Little America, Wyoming
There are some things we miss living on the road, like our New York Sunday morning, which we recreated in a Wyoming truckstop thanks to our friend Salena of The Daily Rant.
Our typical New York Sunday started at nine o’clock with CBS Sunday Morning, the television newsmagazine that covers the news, history, the arts -- did you know that Wal-Mart heiress Alice Walton built an American Art museum near Bentonville, Arkansas, which we plan to visit, sometime -- design, the economy, popular culture, our musical introduction to Florence and the Machine, ordinary people doing extraordinary things, humor and for the concrete jungle-bound, a "moment in nature".
Five minutes before the show’s start, I ground coffee beans, turned on the coffee maker, flipped on the TV to the strains of the show’s opening music and crawled back into bed to nudge MacGyver awake. He would open one eye, roll over and punch his pillow into a backrest.
We emptied the coffee pot in the final chapter of the 90-minute show. It was always a gift of nature. We’d watch the leaves turning burnt orange in upstate New York, bison wandering across South Dakota, ice dripping hypnotically into a Rocky Mountain stream, a snake coiled to pounce in the Southwest, a Monet-wash of purple flowers brushed across the West Texas Plains.
All gentle scenes accompanied by the natural sound.
We breathed in that world beyond our city compound -- three 22-story buildings, 20 units on each floor, surrounding a courtyard outlined by a circular driveway, where we could see a patch of sky and some green -- never imagining that one day we would see these places first hand.
CBS Sunday morning was followed by TV’s political gabfests and I turned to the kitchen to make my Egg McEmm’s. Poached eggs on multigrain toast with ham or smoked salmon, topped with melted cheese, Swiss or Cheddar, sometimes Provolone or Smoked Gouda, grape tomatoes, scallions, or carmelized red onions and green peppers and fruit on the side, always over the New York Times Sunday Edition, MacGyver buried in the Business section and me starting with the women’s sports pages, the Vows column.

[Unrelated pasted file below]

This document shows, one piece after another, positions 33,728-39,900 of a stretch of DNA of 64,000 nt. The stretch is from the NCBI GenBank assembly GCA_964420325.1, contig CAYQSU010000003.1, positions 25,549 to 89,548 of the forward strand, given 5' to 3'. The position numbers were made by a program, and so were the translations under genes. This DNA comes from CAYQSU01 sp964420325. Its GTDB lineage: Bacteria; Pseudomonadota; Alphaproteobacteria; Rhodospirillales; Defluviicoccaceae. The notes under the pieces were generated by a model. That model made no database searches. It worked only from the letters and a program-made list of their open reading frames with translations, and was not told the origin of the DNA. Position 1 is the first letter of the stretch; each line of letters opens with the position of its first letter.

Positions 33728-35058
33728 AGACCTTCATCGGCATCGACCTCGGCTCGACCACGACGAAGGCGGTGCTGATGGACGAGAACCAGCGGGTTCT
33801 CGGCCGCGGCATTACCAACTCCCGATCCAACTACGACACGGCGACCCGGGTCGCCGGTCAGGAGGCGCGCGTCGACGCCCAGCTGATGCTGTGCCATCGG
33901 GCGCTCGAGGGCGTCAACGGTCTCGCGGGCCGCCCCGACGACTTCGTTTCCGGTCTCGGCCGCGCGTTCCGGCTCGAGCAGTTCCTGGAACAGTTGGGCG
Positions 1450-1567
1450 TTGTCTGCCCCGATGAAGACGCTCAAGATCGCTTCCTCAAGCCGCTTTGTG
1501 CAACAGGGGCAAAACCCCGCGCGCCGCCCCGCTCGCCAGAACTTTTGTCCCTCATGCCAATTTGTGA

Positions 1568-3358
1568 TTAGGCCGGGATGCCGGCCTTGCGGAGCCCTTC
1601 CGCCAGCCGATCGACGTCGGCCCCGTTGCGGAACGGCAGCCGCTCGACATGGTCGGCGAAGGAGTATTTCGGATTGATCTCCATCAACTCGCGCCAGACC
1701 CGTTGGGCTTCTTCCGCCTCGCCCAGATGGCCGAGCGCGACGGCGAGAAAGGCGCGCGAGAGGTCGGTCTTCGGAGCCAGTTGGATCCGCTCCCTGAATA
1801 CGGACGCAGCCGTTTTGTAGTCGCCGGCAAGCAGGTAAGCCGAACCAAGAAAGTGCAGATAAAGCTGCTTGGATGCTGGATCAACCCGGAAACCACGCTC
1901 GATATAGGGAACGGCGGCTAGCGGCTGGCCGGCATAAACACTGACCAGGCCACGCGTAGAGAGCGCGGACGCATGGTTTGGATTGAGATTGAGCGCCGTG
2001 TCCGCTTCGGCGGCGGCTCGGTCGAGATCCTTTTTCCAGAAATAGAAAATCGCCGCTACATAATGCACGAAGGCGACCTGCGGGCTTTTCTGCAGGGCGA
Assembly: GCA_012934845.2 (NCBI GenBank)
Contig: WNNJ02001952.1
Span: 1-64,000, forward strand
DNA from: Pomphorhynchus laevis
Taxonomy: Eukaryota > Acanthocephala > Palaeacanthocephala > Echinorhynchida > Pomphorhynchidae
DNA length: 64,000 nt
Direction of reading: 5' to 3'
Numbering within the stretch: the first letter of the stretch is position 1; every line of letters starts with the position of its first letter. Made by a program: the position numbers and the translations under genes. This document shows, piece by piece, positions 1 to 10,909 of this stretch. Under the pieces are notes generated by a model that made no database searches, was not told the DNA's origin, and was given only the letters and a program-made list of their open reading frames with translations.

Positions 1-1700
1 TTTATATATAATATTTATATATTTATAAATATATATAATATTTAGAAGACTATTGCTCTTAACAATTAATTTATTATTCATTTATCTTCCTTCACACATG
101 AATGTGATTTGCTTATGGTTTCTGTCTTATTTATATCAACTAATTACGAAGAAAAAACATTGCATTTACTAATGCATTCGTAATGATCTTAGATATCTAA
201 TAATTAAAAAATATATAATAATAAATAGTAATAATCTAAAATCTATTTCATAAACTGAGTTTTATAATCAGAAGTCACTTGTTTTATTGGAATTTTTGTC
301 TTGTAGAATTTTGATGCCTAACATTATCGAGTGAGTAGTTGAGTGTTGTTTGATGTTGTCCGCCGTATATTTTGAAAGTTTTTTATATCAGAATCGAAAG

A simple, but luxurious start to the day, good food with a side of intellectual nourishment.
We woke up yesterday, a Sunday morning, in Wyoming, parked at the Little America truckstop, considered to be a luxury stop by drivers, the shower rooms are marble and have bathtubs, and seemingly to-die for burgers, the line from the grill stretched out the door.
We gathered our toothbrushes and coffee thermos and climbed down from the tractor. Behind the trailer, nibbling at the thin strip of grass separating the trucks from the wide open Wyoming plain were a mother antelope and her baby. Antelopes, we’ve learned, are different than deer -- they don’t seem to feed at the side of the road for one -- they have puffy, bright white bottoms.
We watched in silence for a few minutes, hidden by our trailer, as the sun peeked out from steel gray clouds, which promised at least some rain during the day, until one of the big trucks roared to life, ending our quiet interlude, our Sunday glimpse of nature.
The coffee inside the deli was hot and aromatic, $1.67 to fill our 32-ounce Stanley Thermos.
Back in the tractor, a special treat for MacGyver. Salena gifted me a microwave gizmo and gave me the “recipe” to Eddie’s Favorite Flatbed Eggs. Three inches in diameter, it’s a plastic bowl, sort of cup, with a handle and an attached lid to cook eggs.
My great challenge in the truck is feeding us nutritious, interesting, easy-to-find meals. Think four years of picnics. It’s not easy. In its own way, it’s as difficult and time consuming as the work MacGyver does keeping Black Beauty, and now Little Beauty, in top form.